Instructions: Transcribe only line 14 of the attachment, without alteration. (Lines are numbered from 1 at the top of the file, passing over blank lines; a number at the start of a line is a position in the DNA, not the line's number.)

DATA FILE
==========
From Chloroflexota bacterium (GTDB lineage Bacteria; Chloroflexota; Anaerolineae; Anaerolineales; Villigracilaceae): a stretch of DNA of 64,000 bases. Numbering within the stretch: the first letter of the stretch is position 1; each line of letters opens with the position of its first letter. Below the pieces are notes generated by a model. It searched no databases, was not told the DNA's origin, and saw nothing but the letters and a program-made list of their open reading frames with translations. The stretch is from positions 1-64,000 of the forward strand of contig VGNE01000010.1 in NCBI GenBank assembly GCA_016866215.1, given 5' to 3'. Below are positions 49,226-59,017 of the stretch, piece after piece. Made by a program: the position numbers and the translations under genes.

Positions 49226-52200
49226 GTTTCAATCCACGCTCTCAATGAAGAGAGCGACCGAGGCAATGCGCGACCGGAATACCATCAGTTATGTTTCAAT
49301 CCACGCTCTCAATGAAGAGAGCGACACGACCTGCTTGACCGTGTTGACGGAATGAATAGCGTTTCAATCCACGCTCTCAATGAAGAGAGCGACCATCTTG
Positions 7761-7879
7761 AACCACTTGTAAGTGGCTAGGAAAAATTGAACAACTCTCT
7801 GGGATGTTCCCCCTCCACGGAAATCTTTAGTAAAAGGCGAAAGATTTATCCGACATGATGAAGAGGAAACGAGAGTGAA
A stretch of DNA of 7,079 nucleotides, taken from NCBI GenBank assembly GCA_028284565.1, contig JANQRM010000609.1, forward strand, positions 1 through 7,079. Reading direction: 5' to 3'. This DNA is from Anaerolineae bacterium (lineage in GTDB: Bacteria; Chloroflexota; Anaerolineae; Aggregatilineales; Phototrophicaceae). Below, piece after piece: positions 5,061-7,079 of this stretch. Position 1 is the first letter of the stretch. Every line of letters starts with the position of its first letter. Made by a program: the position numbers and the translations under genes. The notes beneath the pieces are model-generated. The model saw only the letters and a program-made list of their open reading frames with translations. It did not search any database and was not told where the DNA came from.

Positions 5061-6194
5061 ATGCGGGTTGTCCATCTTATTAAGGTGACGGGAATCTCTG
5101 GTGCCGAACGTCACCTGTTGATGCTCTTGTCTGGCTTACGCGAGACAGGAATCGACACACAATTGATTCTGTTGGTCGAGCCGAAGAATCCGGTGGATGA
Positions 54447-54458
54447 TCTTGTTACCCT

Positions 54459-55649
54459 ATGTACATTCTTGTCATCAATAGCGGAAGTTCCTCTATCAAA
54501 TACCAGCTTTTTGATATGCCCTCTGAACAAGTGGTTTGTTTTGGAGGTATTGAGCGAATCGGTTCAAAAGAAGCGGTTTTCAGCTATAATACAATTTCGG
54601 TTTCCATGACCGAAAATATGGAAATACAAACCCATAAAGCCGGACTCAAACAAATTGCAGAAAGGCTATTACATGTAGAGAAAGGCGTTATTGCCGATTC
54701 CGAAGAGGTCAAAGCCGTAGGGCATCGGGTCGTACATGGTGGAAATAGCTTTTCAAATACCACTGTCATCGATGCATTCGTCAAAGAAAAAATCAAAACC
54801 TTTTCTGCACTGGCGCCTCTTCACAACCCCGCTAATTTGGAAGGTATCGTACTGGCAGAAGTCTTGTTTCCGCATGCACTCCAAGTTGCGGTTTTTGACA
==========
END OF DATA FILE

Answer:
Positions 54459-55649